What is Data Analytics

“Every business is a data business.”

Heidi Custers, Digital Transformation Strategy Manager, Deloitte.

In the foreseeable future, we are likely to see a dividing line between those who use data analytics optimally and those who don’t. Those who do, will have a competitive advantage over those who don’t, and with in-depth data analysis available with almost every software platform, if your company is not leveraging this gold mine of insights, it is handicapping itself.

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How much data is there?

It’s hard to get our heads around the sheer volume of data that is processed globally every day. We can try by comparing it to the number of stars in our galaxy, which has about 400 billion stars, or 400 with 9 zeros following.

In comparison:

  • 2.5 quintillion bytes of data are created every day: 2,5 with 18 zeros following.
  • 90% of the total amount of all data ever made on Earth was produced by humans in the last two years alone. (Forbes)

That is a lot of data to wade through. This is why we now have “data detectives” because without an understanding of what the data can do for you it is just meaningless information.

What is a “data detective”?

Think of a data detective as a sleuth who delves into the data slurry and brings out the gems. They are puzzle solvers, who can find hidden messages and patterns in apparently jumbled reams of data. A data detective is like a data analyst but one who operates at a more profound level. They use the data analytics tools that are now available but have the intuition to see beyond the graphs and reports produced.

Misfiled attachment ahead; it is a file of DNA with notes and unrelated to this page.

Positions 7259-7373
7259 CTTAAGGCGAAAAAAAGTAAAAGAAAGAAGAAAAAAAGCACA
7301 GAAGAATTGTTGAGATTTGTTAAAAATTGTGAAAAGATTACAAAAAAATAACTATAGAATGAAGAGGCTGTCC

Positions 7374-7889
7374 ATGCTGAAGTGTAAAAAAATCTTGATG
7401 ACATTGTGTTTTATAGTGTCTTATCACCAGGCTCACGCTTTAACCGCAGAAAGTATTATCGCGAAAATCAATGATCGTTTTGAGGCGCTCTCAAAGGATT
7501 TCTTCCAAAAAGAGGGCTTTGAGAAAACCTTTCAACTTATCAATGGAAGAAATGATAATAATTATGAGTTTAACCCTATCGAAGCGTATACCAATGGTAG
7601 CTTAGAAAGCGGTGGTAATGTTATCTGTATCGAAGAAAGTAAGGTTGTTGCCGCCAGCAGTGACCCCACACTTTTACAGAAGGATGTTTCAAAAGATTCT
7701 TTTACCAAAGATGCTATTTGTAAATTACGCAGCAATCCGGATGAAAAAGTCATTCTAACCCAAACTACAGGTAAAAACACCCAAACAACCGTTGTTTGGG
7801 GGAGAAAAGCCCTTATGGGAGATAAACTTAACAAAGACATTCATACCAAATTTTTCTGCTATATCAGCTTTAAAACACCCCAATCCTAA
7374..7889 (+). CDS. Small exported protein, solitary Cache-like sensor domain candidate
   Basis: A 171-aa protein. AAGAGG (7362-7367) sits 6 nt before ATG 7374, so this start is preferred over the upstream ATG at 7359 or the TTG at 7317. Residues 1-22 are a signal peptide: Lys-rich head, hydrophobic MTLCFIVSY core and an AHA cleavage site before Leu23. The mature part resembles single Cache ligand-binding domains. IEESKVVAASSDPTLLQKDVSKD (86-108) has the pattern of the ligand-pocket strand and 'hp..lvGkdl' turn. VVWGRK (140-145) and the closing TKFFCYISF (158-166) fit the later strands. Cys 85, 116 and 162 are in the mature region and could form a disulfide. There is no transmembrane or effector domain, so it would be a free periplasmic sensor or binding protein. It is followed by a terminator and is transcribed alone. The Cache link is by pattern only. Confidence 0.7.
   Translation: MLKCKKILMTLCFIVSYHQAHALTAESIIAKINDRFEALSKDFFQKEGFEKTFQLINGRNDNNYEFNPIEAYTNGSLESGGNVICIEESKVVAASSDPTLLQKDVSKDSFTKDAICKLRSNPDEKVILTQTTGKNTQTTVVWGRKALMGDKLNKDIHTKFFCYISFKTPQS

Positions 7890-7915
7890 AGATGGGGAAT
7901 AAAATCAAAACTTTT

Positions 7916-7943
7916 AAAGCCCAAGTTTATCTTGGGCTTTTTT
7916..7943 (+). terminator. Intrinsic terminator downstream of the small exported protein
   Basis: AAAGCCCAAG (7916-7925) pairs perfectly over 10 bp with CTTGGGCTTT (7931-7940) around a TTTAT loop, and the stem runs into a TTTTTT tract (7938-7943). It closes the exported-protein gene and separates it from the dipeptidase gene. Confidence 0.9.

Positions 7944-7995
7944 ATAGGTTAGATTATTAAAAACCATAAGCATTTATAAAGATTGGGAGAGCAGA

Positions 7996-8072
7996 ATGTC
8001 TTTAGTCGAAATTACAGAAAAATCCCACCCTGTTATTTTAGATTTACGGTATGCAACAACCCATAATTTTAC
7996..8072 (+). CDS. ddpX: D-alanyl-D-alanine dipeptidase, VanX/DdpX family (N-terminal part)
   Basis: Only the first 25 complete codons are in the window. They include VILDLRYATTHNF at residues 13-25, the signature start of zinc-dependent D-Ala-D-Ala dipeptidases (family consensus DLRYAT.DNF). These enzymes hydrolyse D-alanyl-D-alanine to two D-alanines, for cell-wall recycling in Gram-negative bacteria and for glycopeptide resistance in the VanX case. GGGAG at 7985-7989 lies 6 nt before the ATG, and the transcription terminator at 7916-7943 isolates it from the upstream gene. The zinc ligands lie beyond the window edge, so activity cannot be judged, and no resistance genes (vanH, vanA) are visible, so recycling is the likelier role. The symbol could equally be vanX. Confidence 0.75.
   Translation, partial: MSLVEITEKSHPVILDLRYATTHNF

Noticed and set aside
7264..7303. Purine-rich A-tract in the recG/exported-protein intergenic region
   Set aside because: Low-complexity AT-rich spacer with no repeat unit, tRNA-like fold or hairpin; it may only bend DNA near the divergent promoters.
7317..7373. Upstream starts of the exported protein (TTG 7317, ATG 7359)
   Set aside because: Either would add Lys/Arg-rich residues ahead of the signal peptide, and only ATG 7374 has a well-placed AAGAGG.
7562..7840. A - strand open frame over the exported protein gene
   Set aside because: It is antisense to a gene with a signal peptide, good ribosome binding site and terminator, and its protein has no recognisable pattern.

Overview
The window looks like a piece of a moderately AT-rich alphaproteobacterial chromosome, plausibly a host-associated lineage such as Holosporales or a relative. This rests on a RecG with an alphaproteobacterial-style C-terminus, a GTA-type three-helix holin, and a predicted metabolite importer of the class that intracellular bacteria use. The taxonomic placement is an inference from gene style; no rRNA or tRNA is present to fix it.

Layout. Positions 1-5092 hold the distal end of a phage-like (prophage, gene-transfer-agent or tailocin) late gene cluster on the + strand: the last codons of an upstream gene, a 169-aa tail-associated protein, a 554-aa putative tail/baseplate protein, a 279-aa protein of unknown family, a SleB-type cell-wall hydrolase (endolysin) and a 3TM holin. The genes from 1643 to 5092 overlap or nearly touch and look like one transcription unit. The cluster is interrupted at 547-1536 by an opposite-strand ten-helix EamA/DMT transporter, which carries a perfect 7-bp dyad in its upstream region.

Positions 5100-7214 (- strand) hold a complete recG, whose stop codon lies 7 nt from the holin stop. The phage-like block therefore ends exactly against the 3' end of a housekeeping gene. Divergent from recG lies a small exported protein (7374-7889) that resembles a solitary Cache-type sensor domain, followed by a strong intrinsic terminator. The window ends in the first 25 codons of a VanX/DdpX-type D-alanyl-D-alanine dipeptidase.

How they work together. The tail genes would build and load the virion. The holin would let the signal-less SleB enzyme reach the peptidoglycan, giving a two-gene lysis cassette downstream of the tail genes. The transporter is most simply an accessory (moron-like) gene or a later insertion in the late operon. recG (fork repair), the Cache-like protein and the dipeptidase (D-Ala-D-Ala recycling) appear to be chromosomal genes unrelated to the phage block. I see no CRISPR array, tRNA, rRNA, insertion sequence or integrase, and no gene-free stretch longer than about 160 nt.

“They can interpret the data for deeper analysis and predictive modelling,” says Clinton Deavall of Dinkum Analytics.

Or as Beth McGuinness, Data and Analytics lead at IQ Business says, organisations “…need people who can speak the language of data and make it useful.” (Brainstorm Magazine, March 2020)

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What is the difference between “Big Data” and “Data Analytics”?

The main difference between Big Data and standard data analytics is volume and scale. Data analytics is more focussed on a smaller set of data for a specific purpose, whereas Big Data starts out in a large, messy and unstructured soup that needs sophisticated processes to sort it, including AI and machine learning.

Data analytics has been around for a long time as businesses have always worked with performance statistics to make business decisions. The difference now is the increased volume of data that is available thanks to more advanced applications.

But how big is the “big” in Big Data? “Big” is immense and diverse: Facebook user stats would be called “big”; Google search volumes would be called “big”.

Data analytics seeks to give insight into a business with the data collected and every business has data that can be turned into useful reports for strategic decision making. This data comes from various sources, e.g. online and offline sources, IoT, databases, and more.